Chemical technology is vital for tackling the major societal challenges

Technological innovations are crucial for achieving the mission objectives of the four societal challenges “Energy transition and sustainability”, “Agriculture, water and food”, “Health and care”, “Security”. Chemical technology? That is where it effectively begins.

The chemistry sector is ideally positioned to support the top sectors in achieving the mission objectives. After all, chemistry produces many substances and materials that other industrial sectors use for manufacturing their products. So where chemistry becomes more sustainable, society becomes more sustainable too.

Take, for example, the developments in aromatics, such as benzene, toluene, xylene and phenol, which are used by the chemical industry for the production of plastics, chemicals and coatings. To date, these have been obtained from crude oil and are therefore responsible for significant CO2 emissions. That is why the chemical industry is now working on obtaining aromatics from plant waste. This will have a serious impact, because fossil-based aromatics account for no less than 40% of all chemical ingredients in the world. Far more can be said about how chemistry is being made more sustainable. For example, the use of resources such as biomass, processed waste and unravelled polymers. Then there are also electrochemical processes for the conversion of hydrogen, CO2, nitrogen or biomass into fuels and resources for the chemical sector.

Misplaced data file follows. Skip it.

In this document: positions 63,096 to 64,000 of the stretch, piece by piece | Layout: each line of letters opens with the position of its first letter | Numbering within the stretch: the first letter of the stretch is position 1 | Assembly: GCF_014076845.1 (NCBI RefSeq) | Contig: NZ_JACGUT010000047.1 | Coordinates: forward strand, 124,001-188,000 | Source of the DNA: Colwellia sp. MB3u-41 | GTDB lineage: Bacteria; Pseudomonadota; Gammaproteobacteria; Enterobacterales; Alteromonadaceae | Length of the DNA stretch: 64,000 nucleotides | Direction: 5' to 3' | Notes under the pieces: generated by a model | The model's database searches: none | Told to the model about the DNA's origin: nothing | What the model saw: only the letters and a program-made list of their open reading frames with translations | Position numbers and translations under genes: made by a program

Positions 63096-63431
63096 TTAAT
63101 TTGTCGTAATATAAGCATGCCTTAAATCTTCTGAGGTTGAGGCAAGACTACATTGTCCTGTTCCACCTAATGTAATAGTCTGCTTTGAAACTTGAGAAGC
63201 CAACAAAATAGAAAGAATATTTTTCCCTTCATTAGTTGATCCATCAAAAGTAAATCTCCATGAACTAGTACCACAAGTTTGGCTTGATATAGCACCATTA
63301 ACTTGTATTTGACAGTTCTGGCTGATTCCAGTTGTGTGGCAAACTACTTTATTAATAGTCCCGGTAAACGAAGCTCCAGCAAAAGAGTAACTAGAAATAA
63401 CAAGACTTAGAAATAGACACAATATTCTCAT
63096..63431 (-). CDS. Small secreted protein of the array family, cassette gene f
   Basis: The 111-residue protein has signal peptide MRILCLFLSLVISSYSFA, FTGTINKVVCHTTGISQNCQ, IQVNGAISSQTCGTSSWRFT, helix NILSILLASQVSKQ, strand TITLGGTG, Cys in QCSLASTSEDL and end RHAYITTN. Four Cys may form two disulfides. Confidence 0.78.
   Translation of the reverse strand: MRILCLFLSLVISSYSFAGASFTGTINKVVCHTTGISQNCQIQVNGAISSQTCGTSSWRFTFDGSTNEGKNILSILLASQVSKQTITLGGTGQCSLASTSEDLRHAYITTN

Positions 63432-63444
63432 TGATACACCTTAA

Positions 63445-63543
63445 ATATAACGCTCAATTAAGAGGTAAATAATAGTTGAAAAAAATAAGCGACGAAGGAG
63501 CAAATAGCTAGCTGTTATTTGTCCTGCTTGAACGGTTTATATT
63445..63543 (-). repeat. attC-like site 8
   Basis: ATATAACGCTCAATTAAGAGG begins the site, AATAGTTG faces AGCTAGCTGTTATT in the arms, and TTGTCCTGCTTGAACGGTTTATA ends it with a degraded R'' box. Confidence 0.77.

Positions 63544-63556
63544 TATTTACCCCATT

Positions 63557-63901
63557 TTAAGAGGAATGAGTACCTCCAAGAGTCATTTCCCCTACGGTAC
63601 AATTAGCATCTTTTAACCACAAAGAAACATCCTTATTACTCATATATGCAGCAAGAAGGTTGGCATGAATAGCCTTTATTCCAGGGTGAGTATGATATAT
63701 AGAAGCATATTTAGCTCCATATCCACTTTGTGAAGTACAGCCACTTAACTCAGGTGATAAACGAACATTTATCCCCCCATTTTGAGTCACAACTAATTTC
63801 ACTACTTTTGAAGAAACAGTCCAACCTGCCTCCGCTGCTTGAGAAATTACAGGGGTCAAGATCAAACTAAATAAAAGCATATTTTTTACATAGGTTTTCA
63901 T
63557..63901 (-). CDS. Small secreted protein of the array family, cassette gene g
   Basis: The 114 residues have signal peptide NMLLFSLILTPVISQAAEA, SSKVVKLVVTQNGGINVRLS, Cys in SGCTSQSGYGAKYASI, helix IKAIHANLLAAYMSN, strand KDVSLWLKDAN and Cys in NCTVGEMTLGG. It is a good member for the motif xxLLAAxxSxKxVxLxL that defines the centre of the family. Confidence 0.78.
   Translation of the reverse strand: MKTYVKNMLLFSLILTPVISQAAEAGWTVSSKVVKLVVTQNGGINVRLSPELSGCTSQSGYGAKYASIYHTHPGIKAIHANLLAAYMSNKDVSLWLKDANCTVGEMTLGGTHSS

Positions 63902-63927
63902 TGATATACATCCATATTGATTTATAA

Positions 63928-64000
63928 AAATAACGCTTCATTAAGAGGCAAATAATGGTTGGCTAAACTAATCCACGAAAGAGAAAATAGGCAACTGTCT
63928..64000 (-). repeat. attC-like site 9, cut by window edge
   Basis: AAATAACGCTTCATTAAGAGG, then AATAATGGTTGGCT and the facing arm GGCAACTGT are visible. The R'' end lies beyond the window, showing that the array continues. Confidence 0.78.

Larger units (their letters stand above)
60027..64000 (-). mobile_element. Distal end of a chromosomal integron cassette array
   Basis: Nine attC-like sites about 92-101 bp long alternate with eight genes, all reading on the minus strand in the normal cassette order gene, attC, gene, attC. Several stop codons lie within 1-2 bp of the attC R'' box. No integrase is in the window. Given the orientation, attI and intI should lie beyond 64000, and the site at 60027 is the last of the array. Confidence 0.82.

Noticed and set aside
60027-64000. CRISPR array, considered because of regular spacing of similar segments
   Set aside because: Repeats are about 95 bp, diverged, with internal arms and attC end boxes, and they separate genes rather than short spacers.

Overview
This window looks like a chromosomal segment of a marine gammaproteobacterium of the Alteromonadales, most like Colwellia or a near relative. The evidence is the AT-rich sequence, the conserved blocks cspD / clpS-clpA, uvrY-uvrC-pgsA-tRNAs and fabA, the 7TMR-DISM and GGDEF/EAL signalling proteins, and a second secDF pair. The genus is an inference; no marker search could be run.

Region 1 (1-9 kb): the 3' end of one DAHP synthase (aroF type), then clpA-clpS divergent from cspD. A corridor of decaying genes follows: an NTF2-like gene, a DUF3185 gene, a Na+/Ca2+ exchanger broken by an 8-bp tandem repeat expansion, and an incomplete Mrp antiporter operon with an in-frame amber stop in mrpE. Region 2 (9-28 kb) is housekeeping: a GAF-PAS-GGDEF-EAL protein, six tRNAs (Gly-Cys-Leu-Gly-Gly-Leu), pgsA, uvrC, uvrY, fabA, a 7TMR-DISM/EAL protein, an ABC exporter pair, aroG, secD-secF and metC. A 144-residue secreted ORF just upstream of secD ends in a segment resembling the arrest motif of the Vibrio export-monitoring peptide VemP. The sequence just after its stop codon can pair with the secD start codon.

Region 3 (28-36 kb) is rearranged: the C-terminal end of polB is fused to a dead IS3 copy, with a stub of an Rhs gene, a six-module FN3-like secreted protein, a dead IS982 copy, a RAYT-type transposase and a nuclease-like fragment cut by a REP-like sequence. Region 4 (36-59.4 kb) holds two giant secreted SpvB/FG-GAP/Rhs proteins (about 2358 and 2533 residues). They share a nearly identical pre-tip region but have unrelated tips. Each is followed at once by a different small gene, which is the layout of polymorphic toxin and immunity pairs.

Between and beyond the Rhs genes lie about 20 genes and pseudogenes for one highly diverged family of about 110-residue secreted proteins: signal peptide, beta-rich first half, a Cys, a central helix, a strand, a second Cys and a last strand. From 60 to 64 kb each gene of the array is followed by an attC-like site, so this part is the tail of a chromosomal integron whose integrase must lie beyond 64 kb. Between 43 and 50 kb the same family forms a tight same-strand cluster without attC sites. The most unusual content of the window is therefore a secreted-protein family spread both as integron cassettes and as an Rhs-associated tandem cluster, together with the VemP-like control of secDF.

And soft advanced materials should not be forgotten either. This chemical technology makes it possible to build materials from the molecular level upwards and to provide them with qualities such as safety, strength, lightness of weight, a longer durability and lower costs. All of that is done to reduce the CO2 footprint as much as possible. One application could be high-quality, fibre-reinforced thermoplastics as a plate material for superlight cars that consume less energy and produce fewer emissions. Another example is the chemical production of thermochromic coatings and foils for glazing that improve light reflection thus reducing the necessity for air-conditioning.

This same positive influence on industrial value chains assumes the safe design of existing and new chemical substances, materials, products and processes. Those can be (re)designed from the molecular level upwards so that highly alarming substances can be banished and emissions prevented. Then both people and the environment will no longer be exposed to toxic substances, and materials and products in a circular economy will be safe to reuse.

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